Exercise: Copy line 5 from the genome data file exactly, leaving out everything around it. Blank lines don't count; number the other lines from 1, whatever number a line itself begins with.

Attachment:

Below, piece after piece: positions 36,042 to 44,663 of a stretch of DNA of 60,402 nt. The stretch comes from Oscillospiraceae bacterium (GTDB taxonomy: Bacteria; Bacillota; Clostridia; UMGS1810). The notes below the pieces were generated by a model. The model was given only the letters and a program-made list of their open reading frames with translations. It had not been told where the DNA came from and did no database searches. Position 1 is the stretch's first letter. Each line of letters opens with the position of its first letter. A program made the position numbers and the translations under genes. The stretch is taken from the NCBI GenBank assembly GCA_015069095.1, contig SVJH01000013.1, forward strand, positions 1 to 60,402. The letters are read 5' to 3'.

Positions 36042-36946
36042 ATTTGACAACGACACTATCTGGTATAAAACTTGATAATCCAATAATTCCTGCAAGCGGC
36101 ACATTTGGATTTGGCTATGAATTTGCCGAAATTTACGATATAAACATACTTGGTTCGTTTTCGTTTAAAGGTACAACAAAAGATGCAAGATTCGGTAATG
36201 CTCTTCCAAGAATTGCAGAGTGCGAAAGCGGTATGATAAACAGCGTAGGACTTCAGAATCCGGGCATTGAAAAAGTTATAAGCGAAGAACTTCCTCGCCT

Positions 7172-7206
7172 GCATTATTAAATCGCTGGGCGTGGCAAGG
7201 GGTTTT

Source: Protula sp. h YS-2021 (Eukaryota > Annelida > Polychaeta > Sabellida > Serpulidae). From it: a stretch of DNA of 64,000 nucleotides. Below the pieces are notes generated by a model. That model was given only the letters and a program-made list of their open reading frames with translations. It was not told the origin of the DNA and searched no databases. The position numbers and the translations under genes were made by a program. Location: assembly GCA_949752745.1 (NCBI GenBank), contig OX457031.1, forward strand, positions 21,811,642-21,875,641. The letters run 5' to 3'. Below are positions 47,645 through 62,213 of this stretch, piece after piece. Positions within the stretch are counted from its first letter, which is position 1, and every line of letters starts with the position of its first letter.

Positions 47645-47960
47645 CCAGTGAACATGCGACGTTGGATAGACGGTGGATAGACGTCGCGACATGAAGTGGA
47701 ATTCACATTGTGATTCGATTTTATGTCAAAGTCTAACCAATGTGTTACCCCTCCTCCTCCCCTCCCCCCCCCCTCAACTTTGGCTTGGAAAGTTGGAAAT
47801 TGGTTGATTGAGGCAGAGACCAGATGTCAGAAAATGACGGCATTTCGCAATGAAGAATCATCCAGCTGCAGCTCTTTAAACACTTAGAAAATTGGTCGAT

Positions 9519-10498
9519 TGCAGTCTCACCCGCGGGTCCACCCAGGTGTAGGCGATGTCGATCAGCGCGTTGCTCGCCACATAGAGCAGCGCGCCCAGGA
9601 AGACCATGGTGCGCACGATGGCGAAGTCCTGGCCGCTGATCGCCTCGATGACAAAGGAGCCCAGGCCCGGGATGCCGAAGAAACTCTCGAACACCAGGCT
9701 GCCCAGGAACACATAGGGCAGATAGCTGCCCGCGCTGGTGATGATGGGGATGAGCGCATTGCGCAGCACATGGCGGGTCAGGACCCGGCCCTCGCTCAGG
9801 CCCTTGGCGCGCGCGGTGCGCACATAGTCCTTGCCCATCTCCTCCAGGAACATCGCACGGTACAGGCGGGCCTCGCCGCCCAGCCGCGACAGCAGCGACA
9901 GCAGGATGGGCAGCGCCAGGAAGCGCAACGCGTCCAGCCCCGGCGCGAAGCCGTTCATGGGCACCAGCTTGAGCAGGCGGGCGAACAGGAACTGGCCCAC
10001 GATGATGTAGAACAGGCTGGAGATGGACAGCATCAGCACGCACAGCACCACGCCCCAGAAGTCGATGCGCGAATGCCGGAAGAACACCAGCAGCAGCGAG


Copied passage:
36201 CTCTTCCAAGAATTGCAGAGTGCGAAAGCGGTATGATAAACAGCGTAGGACTTCAGAATCCGGGCATTGAAAAAGTTATAAGCGAAGAACTTCCTCGCCT